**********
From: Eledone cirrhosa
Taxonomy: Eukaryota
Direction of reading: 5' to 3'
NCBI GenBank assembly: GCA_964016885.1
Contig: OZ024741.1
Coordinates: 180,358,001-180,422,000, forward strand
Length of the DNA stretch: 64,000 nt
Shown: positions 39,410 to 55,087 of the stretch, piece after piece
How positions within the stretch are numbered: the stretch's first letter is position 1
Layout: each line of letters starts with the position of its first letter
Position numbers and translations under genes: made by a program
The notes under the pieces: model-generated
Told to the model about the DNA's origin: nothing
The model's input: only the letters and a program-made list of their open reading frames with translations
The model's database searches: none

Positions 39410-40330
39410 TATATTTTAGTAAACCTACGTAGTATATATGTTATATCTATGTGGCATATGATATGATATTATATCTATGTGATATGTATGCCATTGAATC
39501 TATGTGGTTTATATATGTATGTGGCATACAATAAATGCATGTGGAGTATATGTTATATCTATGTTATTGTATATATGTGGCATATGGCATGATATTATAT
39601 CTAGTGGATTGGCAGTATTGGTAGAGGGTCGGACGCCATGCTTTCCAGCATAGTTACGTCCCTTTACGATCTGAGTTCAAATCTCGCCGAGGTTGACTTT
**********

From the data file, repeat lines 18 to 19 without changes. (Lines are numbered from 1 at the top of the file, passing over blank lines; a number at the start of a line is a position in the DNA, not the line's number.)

39501 TATGTGGTTTATATATGTATGTGGCATACAATAAATGCATGTGGAGTATATGTTATATCTATGTTATTGTATATATGTGGCATATGGCATGATATTATAT
39601 CTAGTGGATTGGCAGTATTGGTAGAGGGTCGGACGCCATGCTTTCCAGCATAGTTACGTCCCTTTACGATCTGAGTTCAAATCTCGCCGAGGTTGACTTT